A car, regardless of build quality, needs a good road infrastructure to meet optimum performance standards.
Likewise, an internal model needs an appropriate IT infrastructure to house it and run it in a controlled environment to perform well. Most models run a high number of simulations and are run many times for different reasons. This requires appropriate computing power, such as cloud-based solutions, which should be made available for the model to run smoothly.
Motoring risks are carefully controlled. Robust and reliable cars, with defined risk tolerances and appropriate quality control, give extra assurance to the user.
Likewise, companies with robust risk management frameworks and an appropriate, accurate and reliable internal model can better control their risks and capital management. They derive a competitive advantage from so doing.
Validation is a key aspect of the Solvency II internal model approval process with regulators, to ensure quality and get companies to a starting point where they can obtain genuine business benefit from their investment in these models. It also provides management with a deeper understanding of the model. Validation is mainly about challenging the model. However, value can be added through suggesting areas for model optimisation and enhancement.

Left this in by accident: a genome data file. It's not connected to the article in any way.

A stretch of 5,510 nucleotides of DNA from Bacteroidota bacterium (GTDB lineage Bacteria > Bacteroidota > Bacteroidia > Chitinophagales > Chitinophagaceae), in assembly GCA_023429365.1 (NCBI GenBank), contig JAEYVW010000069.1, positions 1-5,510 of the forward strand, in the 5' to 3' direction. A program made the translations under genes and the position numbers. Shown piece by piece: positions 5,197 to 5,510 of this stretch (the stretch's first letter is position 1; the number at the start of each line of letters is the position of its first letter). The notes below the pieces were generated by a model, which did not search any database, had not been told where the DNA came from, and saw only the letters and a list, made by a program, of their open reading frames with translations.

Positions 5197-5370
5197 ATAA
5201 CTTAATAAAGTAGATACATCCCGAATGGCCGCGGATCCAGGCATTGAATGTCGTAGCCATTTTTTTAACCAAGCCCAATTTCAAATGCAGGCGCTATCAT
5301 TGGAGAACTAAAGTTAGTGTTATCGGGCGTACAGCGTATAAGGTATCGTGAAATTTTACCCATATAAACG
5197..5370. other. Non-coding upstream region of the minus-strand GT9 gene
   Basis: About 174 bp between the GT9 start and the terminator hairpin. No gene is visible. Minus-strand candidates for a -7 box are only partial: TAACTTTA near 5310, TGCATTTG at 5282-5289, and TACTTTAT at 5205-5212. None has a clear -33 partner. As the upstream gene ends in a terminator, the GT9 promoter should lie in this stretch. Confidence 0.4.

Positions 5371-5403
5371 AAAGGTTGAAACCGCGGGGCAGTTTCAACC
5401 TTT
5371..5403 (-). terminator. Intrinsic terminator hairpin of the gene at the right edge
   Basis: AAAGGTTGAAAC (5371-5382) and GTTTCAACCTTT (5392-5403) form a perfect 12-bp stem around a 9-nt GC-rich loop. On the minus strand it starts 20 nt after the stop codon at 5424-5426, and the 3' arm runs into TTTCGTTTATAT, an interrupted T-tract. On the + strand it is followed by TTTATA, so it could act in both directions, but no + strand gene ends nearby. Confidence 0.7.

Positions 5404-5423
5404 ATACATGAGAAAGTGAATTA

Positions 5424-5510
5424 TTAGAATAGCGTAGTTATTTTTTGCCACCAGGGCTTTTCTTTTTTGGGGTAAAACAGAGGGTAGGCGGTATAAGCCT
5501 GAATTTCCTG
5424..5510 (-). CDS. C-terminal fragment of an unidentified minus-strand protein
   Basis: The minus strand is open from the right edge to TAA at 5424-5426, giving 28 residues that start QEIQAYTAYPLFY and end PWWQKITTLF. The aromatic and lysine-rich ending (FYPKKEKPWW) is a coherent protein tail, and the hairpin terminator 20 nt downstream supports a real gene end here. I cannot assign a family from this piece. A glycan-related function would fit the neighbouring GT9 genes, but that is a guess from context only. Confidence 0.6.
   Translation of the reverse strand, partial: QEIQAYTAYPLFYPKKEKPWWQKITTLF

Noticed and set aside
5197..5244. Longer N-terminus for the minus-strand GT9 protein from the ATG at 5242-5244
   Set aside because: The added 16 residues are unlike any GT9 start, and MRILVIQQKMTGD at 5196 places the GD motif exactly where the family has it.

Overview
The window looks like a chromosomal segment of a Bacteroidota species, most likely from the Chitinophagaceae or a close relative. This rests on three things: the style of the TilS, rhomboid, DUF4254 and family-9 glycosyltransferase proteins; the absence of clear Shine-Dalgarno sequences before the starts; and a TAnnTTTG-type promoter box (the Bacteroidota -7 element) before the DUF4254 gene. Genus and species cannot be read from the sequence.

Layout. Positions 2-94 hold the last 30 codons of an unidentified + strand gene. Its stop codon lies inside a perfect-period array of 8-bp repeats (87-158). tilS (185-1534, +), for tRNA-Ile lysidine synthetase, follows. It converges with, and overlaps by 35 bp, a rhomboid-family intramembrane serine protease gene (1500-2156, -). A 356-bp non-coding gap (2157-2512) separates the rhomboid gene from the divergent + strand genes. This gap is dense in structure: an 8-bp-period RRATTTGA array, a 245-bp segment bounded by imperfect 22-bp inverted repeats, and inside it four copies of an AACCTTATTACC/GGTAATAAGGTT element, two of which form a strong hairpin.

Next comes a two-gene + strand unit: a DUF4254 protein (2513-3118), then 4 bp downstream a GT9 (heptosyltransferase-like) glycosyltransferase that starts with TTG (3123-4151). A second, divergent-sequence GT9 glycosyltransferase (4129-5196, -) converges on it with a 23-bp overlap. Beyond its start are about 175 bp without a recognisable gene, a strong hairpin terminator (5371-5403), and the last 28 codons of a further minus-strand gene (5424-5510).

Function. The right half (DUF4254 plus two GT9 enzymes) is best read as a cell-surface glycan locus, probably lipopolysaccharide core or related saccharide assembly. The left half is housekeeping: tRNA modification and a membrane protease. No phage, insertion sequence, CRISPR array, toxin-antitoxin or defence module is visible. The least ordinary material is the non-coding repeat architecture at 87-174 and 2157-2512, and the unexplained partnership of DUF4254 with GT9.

Validation is about methodically turning every building block of the internal model, and challenging its theoretical and practical foundations. It is also about challenging its use within the regulatory context and within the wider ERM framework.
William Diffey is director of the GI business practice for SunGard, and leads SunGard's global GI services practice He has 20 years' experience in a variety of leadership roles across GI and Life, and across the corporate and consultancy sectors.
Apollos Dan is senior consultant at SunGard and Risk Dynamics with 20 years' experience. He specialises in model validation and ERM